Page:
Weaver's Week 2016-07-24

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People are stuck in a room, with only a disembodied voice for company. We're not talking about the Trapped revival, are we?

The Question Jury


The Question Jury

Monkey for Channel 4, from 11 July

This is another Channel 4 daytime programme, currently going out at 4pm.

The concept is simple. Take some people, put them in a room, ask them general knowledge questions. Keep them in a room until they all agree on an answer. After a series of questions, get them to choose a potential winner for an all-or-nothing question.

The execution is less simple. All of the action takes place in a prepared environment – a room with a table, seven chairs, refreshments. There's a Bakelite intercom, books on the walls, a small analogue clock, and it feels like a well-polished and somewhat old-fashioned sideroom. The producers want to bring about a feeling, confinement in a hospitable place.

The Question Jury Small and well-furnished

According to the sign on the door, this is the "jury room", and the seven players are "the jury". If we're to believe the narration, they won't be permitted to leave the jury room and adjoining washroom until the show has finished recording. Inside the room are lots of cameras – the trade knows this as a "fixed rig" production, they've set up the room so as to have all the camera angles they want.

The competition is led by "The Judge", a disembodied female voice who only speaks down the intercom to them. She selects which person will lead the jury for each question – everyone is the "foreman" for one question. The question is handed over by "the clerk", who we only ever see in shadows, and then the team are on their own.

Once they've discussed all the options, they report back to The Judge, using the show's catchphrase, "Our verdict is" and then the answer. There are reasons for this. A right answer wins money, an incorrect answer earns nothing. First two questions are worth £500, next two £1000, next two £1500, and the final question can add £2000 to the pot.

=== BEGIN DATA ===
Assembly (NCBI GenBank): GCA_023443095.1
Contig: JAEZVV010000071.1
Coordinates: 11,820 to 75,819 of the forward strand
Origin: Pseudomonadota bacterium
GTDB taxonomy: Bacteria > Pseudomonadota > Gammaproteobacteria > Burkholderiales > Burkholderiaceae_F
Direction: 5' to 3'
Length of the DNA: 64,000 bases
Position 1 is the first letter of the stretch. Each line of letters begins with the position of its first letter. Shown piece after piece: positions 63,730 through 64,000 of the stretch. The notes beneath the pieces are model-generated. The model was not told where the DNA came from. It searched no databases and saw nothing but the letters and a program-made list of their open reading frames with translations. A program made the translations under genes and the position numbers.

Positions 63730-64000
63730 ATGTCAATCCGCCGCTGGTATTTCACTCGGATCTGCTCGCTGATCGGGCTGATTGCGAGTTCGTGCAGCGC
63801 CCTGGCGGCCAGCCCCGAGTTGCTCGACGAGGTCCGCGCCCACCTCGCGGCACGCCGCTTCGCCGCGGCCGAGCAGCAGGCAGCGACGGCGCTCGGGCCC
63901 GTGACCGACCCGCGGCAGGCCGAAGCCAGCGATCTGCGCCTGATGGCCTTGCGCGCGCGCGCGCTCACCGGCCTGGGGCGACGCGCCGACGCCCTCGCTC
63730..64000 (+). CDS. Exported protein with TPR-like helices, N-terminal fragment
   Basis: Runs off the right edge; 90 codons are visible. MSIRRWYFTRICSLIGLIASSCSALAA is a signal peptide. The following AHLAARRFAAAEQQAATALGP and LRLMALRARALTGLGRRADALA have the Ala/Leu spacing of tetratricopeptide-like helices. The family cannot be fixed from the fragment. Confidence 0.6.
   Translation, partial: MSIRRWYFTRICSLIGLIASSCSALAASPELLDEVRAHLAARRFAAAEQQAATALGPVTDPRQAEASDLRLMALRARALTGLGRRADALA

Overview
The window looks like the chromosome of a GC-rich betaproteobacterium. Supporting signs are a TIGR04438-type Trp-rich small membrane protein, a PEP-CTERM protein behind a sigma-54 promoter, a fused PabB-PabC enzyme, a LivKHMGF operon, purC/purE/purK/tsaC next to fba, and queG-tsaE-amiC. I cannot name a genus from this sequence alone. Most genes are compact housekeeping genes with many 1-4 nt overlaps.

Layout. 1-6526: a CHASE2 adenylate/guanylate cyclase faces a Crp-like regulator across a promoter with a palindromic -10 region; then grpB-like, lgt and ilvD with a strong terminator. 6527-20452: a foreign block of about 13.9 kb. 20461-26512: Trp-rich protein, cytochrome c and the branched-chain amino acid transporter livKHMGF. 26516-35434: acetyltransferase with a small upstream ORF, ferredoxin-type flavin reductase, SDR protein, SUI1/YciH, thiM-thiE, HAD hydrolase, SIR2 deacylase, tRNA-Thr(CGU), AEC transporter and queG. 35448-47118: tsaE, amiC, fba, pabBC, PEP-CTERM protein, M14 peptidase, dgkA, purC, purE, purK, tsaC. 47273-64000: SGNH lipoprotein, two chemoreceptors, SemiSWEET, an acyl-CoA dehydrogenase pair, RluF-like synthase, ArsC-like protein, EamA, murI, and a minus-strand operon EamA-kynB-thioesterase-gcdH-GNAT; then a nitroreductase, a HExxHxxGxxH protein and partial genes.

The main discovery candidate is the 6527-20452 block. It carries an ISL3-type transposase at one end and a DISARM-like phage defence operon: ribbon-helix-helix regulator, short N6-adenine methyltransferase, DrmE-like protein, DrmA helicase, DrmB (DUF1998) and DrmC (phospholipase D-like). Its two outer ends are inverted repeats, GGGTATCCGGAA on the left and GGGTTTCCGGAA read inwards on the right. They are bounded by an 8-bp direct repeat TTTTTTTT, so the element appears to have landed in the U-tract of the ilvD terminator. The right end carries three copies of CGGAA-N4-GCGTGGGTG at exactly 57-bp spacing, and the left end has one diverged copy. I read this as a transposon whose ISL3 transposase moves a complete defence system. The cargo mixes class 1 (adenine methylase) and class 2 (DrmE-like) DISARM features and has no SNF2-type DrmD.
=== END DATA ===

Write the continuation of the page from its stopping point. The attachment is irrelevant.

There are also speed rounds, with growing handicaps. In the first round, one player is required to remain silent. In the second, three players are to keep schtum. In the third, three players are silenced and the round will end on the first incorrect answer. These speed rounds are all ten questions in 90 seconds, no passes allowed. £50 per correct answer, doubled in the last of the speed rounds.

Because The Judge is listening throughout, it has to be clear what is a guess and what is an answer. "Our verdict is..." helps to make intentions clear. Otherwise, this would be an irritating and superfluous catchphrase.

The Question Jury Stand up if you think you're a champion

Channel 4's press release didn't make it clear how the final worked. Was it to select one person to win the money on behalf of the jury? Or was it one person to win the money for themselves? Turns out to be the latter: work as a team, win on your own. Consensus, consensus, consensus, divergence.

At the end of the show, players who think they've done enough to be considered for the final question are invited to stand. Those seated will decide who will take the final question. Everyone will be allowed to chip in possible answers. A right answer wins thousands for the chosen one, a wrong answer wins nothing. That player leaves the game at once. The rest of the jury come back tomorrow (unless it's a Friday, when they're all discharged.)

Talk to me (like jurors do)

So there are two elements to The Question Jury. We'll come to the questions later, but we've also to consider the personal interaction. There's a cast of seven players, a large enough selection to keep variety, a small enough selection that Monday's episodes aren't "you are? and you are?". Players don't wear name tags, but are introduced by names floating near them.

A cast of seven is large enough that the viewer has to concentrate. Zap in and out of the show, and the stories make less sense. For the average viewer at home, this can be a tall order, particularly in a 4pm slot. Perhaps that explains the vintage feel: they're aiming at an older viewer, who can watch with fewer interruptions.

The Question Jury Players collect questions from around the door.